In preparation for the possibility of war with North Korea, South Korea is preparing graphite bombs – or “blackout bombs” – which would paralyze North Korea’s electrical power plants when deployed, according to reports.
As South Korea seeks a way to defend itself against an attack by Pyongyang, they’re developing blackout bombs to prevent loss of life. Blackout bombs work by releasing a cloud of very fine chemically treated carbon filaments. When the filaments are deployed over electrical components, they act like a cloud and cause short circuits in the equipment.
Blackout bombs were used by the United States in Iraq during the 1990 Gulf War, the first instance of their use. They have since been developed by South Korea’s Agency for Defense Development, reportedly as an element of the Kill Chain pre-emptive strike program.
“All technologies for the development of a graphite bomb led by the ADD have been secured,” a South Korean military official said, according to Yonhap news agency. “It is at the stage where we can build the bombs at any time.”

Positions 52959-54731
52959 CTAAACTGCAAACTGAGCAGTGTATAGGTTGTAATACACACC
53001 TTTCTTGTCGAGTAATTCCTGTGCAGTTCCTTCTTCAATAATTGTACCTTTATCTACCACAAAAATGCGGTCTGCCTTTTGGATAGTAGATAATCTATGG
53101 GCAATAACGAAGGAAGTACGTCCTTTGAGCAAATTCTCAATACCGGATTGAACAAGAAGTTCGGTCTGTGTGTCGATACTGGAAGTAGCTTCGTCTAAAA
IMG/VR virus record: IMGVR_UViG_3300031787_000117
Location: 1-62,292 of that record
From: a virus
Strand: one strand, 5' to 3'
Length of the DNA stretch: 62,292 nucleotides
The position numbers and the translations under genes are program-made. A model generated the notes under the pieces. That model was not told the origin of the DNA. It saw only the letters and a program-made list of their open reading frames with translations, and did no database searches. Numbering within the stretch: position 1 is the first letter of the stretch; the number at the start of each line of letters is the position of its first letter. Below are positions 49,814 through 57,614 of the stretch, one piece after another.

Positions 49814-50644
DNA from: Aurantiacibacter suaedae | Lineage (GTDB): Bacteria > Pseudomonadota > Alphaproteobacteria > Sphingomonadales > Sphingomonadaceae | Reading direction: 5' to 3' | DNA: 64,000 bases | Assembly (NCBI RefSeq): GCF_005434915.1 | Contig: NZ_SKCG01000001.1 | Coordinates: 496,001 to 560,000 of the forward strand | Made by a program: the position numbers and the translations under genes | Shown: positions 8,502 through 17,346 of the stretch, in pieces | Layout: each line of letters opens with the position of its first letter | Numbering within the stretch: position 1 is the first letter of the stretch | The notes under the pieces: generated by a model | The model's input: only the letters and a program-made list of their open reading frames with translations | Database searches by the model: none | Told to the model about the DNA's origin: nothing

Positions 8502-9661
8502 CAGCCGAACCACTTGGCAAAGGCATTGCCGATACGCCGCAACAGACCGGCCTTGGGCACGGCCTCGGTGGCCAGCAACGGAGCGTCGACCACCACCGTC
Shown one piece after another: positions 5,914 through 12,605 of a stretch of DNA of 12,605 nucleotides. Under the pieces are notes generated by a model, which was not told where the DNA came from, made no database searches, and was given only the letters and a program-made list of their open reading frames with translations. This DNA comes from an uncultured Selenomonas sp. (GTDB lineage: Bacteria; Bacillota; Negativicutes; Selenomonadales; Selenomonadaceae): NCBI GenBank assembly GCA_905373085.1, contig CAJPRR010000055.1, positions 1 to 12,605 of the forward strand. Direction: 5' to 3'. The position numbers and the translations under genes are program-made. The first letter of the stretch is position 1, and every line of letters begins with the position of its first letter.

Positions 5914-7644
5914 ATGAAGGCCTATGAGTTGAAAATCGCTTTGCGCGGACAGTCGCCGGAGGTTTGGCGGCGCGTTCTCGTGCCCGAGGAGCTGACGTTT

Graphite bombs should work well against targets in North Korea, according to analysts, as the North’s power grid and equipment are likely to be older and not insulated.
There are “three pillars” to South Korea’s national defense strategy. The Kill Chain program was designed to detect, identify and intercept the incoming missile. The Korea Air and Missile Defense system is next, used for lower-tier defense against inbound missiles.
The last component is the Korea Massive Punishment & Retaliation plan, which would see Seoul launching attacks against leadership targets in North Korea. The plan would be implemented if South Korea detects signs of nuclear weapon deployment.
South Korea advanced the development of its “three pillars” by as much as three years, as fears about nuclear and missile development programs underway in the North have escalated.
According to new reports, North Korea’s leader Kim Jong Un may be preparing to test a new missile launch Monday night, to coincide with the Columbus Day holiday in the U.S. A Russian lawmaker warned last week that Kim was prepping another launch “in the nearest future.”
North Korea’s dictator tends to schedule weapons tests during American holidays, having launched the country’s first ICBM on the 4th of July, calling it a “gift for the American b*tches.”
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